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Kebab Norwegian (Kebabnorsk; pronounced [²keːbɑbˌnɔʂk]) is an ethnolect variety of Norwegian that incorporates words from languages of non-Western immigrants to Norway, such as Turkish, Kurdish, Arabic, Urdu, Pashto, Persian, and Punjabi. Kebab Norwegian has its origin among immigrant youths and those growing up with immigrant youths in the eastern parts of Oslo.

Kebab Norwegian was first identified in the 1990s. In 1995, Stine Aasheim wrote an M.A. thesis on the phenomenon: "Kebab-norsk: fremmedspråklig påvirkning på ungdomsspråket i Oslo".[1][2] Andreas Eilert Østby, who used Kebab Norwegian in his translation of Jonas Hassen Khemiri's novel Ett öga rött about immigrants speaking a similar dialect of Swedish, published a Kebab Norwegian dictionary in the same year, 2005.[3] In 2007, a hip-hop Kebab Norwegian version of Romeo and Juliet was staged in Oslo.[4] In 2008, 99% Ærlig, a film about East Oslo youth, featured Kebab Norwegian.[5]

The name "Kebab Norwegian" is taken from the kebab and based on stereotypes of users, who tend not to refer to it by that name, and increasingly perceive it as referring to "bad Norwegian" rather than linguistic creativity.[6] Academic researchers more commonly refer to it as an ethnolect, specifically "Norwegian multiethnolect".[2][7][8] It includes words from about 20 languages, including Japanese and a "surprisingly large amount of Spanish".[9]

The dialect continues to evolve. As is characteristic of immigrant ways of speaking, it is also used by native-born young people when speaking with their peers,[10] and users code-switch and avoid it in situations such as job interviews.[11]

See also


  1. ^ Published in Ulla-Britt Kotsinas, Anna-Britta Stenström and Anna-Malin Karlsson, eds., Ungdomsspråk i Norden, föredrag från ett forskarsymposium: Språk och Kultur i Norden, 3, 14-16 juni 1996, Stockholm, MINS 43, Stockholm: Institutionen för nordiska språk, 1997, OCLC 470107861, pp. 235-42.
  2. ^ a b Toril Opsahl, "'Egentlig alle kan bidra'", Meninger (Opinions), Aftenposten 18 March 2010 (in Norwegian)
  3. ^ Bernt Erik Pedersen, "– Avblås jakten på 'innvandrerromanen'", , Dagsavisen, Kultur (Culture), 23 April 2005, retrieved 21 February 2011 (in Norwegian)
  4. ^ Mona Larsen, ["Kjærlighet på kebabnorsk: 'Shakespeare in Love', 'Rapsody in Blue' og nå – 'Romeo og Julie in Rap!'. Framført på kebabnorsk på en teaterbåt Bjørvika"], Dagsavisen, Kultur 22 October 2007, retrieved 21 February 2011 (in Norwegian)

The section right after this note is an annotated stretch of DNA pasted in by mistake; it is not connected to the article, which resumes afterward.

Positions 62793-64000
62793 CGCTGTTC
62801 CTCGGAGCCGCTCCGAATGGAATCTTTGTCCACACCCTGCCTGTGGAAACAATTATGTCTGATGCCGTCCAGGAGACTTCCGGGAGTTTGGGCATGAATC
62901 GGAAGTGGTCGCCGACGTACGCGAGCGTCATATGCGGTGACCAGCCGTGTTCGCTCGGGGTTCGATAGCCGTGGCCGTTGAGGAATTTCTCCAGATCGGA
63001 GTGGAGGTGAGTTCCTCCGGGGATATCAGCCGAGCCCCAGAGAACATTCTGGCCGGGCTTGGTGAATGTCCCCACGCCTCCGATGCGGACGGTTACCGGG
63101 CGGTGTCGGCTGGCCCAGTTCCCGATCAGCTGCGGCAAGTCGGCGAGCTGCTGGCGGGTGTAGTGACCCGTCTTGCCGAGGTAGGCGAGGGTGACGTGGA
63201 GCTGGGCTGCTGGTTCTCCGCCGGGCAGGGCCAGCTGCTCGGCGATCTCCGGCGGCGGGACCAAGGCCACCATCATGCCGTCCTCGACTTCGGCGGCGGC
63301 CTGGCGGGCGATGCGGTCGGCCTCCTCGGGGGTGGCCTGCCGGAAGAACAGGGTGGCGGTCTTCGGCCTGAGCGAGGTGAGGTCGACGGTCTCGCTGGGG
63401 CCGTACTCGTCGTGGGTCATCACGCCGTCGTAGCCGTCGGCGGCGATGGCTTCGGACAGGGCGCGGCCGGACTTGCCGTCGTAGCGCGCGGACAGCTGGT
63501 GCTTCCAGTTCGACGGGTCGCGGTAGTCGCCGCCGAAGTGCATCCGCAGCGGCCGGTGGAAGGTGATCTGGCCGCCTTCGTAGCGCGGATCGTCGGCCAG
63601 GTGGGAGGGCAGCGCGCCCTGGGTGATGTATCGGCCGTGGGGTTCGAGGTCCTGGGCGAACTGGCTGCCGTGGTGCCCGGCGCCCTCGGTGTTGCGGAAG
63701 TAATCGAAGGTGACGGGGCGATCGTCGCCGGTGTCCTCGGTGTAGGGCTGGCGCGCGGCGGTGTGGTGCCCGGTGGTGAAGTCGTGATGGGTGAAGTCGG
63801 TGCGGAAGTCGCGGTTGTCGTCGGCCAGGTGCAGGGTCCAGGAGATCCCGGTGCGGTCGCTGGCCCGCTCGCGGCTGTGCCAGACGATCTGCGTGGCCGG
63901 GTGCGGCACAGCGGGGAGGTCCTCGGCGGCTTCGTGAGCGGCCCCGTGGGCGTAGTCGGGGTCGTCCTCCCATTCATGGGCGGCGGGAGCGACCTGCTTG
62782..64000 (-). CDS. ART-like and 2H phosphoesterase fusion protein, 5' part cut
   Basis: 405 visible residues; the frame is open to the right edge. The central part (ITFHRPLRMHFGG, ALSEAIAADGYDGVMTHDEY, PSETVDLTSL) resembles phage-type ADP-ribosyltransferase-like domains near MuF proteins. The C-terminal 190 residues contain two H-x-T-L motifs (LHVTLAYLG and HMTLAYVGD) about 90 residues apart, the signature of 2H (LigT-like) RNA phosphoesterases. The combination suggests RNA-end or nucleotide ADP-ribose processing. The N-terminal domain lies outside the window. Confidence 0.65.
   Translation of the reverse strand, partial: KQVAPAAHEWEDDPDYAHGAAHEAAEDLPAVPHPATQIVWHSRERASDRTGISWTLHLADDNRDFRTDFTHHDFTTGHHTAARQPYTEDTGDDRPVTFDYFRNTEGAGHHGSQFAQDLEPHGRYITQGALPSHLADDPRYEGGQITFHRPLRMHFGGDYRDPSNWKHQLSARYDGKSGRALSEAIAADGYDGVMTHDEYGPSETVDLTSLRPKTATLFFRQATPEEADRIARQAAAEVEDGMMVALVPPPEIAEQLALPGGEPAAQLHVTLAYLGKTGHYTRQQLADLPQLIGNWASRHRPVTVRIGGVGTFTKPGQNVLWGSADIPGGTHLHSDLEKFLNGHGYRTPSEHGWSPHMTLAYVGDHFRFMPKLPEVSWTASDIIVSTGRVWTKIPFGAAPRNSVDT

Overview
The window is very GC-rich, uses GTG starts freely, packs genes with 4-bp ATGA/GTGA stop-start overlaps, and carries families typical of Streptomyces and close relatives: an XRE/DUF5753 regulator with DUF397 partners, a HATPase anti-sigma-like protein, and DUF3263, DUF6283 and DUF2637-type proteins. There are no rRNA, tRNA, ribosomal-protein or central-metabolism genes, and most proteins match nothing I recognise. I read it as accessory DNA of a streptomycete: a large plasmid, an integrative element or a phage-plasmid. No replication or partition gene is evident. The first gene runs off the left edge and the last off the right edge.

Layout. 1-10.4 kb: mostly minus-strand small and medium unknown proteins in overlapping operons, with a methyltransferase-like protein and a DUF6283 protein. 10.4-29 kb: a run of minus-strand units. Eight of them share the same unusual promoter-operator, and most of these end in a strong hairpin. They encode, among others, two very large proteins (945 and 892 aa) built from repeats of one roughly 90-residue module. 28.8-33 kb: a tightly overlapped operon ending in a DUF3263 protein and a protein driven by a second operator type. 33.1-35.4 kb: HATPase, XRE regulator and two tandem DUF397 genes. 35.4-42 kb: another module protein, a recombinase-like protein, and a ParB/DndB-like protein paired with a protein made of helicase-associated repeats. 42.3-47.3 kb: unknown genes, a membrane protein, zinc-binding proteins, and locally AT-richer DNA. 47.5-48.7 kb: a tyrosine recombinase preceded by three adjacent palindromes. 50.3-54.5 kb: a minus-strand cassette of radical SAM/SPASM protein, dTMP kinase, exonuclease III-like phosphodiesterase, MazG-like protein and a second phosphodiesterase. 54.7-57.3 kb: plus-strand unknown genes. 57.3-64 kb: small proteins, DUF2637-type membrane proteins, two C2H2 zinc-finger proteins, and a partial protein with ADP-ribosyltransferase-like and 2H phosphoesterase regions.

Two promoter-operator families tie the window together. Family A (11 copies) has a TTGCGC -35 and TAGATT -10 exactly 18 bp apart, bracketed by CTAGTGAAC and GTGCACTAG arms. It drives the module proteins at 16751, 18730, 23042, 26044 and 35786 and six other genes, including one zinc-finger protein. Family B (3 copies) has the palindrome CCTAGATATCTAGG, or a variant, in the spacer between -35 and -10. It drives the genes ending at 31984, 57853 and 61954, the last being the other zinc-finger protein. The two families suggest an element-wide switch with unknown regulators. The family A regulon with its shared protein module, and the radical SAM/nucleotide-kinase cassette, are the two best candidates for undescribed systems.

5. ^ Sandra Mei Ling Noer, "Nå skal Norge lære kebab-norsk", NRK Østlandsendingen 12 September 2008 (in Norwegian)
  6. ^ Stig Nøra, "Misliker kebabnorsk", 10 December 2010 (in Norwegian)
  7. ^ Lars Anders Kulbrandstad, "Etnolekter—hva er det?", Norsklæreren 3 (2003) 5-13, p. 12 (pdf) (in Norwegian)
  8. ^ Bente Ailin Svendsen and Unn Røyneland, "Multiethnolectal facts and functions in Oslo, Norway", International Journal of Bilingualism March 2008, pp. 63-83, abstract.
  9. ^ Hilde Lundgaard, "Kebabnorsk goes caramba", Aftenposten 26 January 2002 (in Norwegian)
  10. ^ Cathrine Hellesøy, "Blod og babes på Holmlia - Snakker kebabnorsk med venner", Aftenposten 22 December 2010, Archived version (registration required), updated January 1, 2011 as "La oss avor, baosj kommer!", retrieved 21 February 2011 (in Norwegian)
  11. ^ Hege Ulstein, "Budlekurre: Tert eller besti?: Språk er kommunikasjon. Men det er også identitet", Meninger, Dagsavisen 19 June 2011, updated 21 June 2011, retrieved 21 February 2011 (in Norwegian)

External links

  • Håkon Bolstad, Kebabnorsk, Typisk norsk, NRK 12 May 2004, with a list of words and their origins.
  • Kebabnorsk on Typisk norsk, YouTube

Further reading

  • Andreas Eilert Østby. Kebabnorsk ordbok. Oslo: Gyldendal, 2005. ISBN 82-05-33910-4
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